New Report Reveals Catholics Defy Stereotype of Monolithic Voting Bloc
Voting behavior of group most sought by politicians shows independence and volatility; disagreeing with bishops on key issues, refusing to be tied to either major party.
Washington, DC– A new report released today by Catholics for a Free Choice (CFFC) analyzes the voting patterns of Catholics in America and reveals that they defy the stereotype of a monolithic voting bloc. Catholics are one-quarter of the electorate, but despite a convergence of concern for social justice and the value of the family, they show an increasing independence and volatility in voting. A large and crucial portion of Catholic voters refuse to be firmly tied to either major party, even as cultivating their vote has become a top priority of the Republican and Democratic Parties.
The report, entitled Beyond the Spin, was produced by CFFC, a social justice organization, to help candidates, policymakers and media better understand the place of the 63.8 million Catholic laypeople and their leadership in the 2002 elections. By analyzing national surveys and polling, political reporting, and social research on Catholic voters, Beyond the Spin illuminates Catholics’ swing vote relationship to the Republican and Democratic parties and how their attitudes towards reproductive health issues are often misrepresented by the Catholic hierarchy, confusing candidates about what is spin and what is reality.
The report stresses that issues important to Catholics are not unlike those significant to mainstream voters. A recent survey of Catholic voters, for example, showed they are most concerned about bread-and-butter issues of personal economic security. They are influenced more by what the candidates will do about preserving Social Security and Medicare, improving health care and education, and fighting crime, than by church-defined issues of morality.
“ Like other Americans, Catholics vote their wallets. ” Stated Frances Kissling, president of Catholics for a Free Choice. “Candidates need to be more aware of the issues of real concern to Catholic voters, and to understand their true opinion on moral issues that the church falsely promotes as important to Catholic voters.”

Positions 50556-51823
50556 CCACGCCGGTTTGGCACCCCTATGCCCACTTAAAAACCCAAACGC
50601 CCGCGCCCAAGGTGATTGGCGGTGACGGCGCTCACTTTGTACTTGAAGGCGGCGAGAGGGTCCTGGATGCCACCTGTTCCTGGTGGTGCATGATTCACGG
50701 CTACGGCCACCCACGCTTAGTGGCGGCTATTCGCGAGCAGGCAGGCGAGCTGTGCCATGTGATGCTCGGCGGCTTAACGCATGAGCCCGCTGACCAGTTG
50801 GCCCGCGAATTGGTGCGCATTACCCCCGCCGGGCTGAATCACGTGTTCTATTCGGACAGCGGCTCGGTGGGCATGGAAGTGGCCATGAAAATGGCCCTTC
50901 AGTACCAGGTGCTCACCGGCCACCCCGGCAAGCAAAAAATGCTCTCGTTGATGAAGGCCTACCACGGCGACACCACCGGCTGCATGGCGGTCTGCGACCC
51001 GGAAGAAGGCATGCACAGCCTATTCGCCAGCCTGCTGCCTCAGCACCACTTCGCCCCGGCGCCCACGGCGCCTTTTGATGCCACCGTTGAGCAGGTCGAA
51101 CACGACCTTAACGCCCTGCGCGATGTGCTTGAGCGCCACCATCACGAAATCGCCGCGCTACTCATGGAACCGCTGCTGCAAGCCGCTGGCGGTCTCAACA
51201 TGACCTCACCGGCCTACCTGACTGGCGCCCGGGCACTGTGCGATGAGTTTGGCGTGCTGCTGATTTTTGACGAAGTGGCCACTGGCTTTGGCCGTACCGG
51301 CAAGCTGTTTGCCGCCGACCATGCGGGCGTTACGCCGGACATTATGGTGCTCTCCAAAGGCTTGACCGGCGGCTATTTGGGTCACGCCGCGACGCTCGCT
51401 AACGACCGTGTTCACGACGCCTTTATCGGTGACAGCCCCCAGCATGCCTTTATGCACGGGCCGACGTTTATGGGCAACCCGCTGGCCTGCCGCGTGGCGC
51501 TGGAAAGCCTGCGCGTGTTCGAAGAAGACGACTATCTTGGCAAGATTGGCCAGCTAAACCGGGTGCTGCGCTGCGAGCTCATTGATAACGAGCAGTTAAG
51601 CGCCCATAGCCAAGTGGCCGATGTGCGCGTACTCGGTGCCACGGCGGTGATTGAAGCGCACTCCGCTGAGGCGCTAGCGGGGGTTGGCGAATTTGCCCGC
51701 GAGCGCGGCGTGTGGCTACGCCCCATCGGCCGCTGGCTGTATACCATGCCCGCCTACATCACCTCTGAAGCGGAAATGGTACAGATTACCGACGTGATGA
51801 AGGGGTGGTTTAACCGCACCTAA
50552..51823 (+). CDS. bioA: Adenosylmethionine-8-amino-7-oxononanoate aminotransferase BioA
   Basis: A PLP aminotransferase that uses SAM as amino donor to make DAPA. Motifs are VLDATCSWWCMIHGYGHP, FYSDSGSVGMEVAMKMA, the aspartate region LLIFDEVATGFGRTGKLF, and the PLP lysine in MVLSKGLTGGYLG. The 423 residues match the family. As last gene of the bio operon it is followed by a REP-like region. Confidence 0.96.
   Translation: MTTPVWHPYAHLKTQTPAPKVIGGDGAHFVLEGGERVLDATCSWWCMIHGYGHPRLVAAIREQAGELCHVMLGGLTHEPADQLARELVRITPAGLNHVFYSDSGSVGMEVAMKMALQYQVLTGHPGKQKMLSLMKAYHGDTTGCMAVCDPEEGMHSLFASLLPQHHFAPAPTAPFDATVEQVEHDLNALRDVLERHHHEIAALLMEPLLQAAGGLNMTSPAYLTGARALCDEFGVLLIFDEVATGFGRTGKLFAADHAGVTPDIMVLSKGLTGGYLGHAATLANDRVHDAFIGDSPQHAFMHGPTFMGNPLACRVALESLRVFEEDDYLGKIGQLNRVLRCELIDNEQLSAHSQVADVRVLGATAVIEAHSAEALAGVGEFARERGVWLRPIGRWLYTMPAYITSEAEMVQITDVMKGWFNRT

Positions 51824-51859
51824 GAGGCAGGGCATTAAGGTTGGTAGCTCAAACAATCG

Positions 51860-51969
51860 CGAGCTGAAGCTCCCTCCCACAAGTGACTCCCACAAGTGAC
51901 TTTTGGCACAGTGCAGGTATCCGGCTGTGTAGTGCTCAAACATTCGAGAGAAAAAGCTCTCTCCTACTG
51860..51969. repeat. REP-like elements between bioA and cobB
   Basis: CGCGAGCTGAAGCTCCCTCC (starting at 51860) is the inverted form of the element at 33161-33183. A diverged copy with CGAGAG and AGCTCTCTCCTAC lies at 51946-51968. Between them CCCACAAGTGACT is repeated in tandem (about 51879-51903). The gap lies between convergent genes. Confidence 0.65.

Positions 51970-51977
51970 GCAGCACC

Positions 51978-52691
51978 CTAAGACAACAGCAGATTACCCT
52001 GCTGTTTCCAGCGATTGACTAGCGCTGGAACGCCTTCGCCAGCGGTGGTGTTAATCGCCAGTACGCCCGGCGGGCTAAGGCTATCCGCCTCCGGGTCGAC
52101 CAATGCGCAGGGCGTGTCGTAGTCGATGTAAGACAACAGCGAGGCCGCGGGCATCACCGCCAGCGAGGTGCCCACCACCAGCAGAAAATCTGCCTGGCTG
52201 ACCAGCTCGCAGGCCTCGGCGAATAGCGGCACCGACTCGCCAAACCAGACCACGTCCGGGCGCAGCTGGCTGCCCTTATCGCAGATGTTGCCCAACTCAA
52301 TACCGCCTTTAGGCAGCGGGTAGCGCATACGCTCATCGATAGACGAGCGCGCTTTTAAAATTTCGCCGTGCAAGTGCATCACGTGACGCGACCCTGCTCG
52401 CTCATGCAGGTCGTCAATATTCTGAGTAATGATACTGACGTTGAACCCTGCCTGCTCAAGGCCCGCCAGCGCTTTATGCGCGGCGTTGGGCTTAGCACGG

Beyond the Spin explores how both national parties are presently making the strongest bid in over a decade for what they perceive of as the “Catholic vote.” Their attention is due to the large concentration of Catholics in key battleground states and because of their track record of going with the winner in every presidential election since 1972. The only exception to that trend was in 2000, when more Catholics voted for Al Gore than George W. Bush.
Cultivating the Catholic vote has become the cornerstone of President Bush’s political strategy for both this year’s Senate and House races and for his own re-election effort in 2004. Since the 2000 election, the GOP has tried to attract more churchgoing Catholic voters by stressing moral and religious themes and “compassionate conservatism.” But the bid for the “Catholic vote” is based on a general lack of understanding about how Catholics do and do not vote. Many candidates and policymakers are unaware of exactly what the “Catholic vote” means.
On a range of issues, the report shows that Catholic voters are more likely to stand with other Americans than with the US Catholic bishops and the Vatican. Majorities of Catholic voters, for example, support the death penalty (80%), legal abortion (66%) and the practice of allowing doctors to assist in the suicide of terminally ill patients (56%). These issues have made their way into political races. For example:
- In Michigan, anti-abortion protestors flocked to the parish of Attorney General Jennifer Granholm, the Democratic nominee for governor who professes a “100 percent prochoice” stance. When Granholm’s parish priest urged fellow Catholics to try to understand her position, he was scolded by his bishop. Protesters even picketed the home of Cardinal Adam Maida, the Detroit archbishop, to try and get him to publicly condemn the candidate for her position.
- In Texas, Bishop Edmond Carmody of Corpus Christi banned gubernatorial candidate Tony Sanchez and lieutenant governor candidate John Sharp, both Roman Catholics, from speaking in Catholic facilities in their hometowns because they favor abortion rights.
- In New Jersey, the Most Reverend John Smith, Bishop of Trenton forbids publicly honoring any Catholic pro-choice politicians or inviting them to speak at public events and educational programs; similar prohibitions are in force in dioceses in Illinois, Kentucky, New York, and around the country.
Despite such attempts to characterize the “Catholic vote” as focused on one-issue, the report shows that Catholics do not vote as a bloc. There is almost an even Democratic-Republican split among Catholics, and 40 percent of Catholics are in the “swing voter” category. Catholics are both Republicans and Democrats whose support cannot be “won” by either party on issues that are distinctively Catholic.
Jennifer Bernstein, director of public policy at CFFC states, “Catholics don’t go to church to hear political statements. A majority of Catholics are not influenced by the political recommendations of their priests, their bishops or even the Pope.”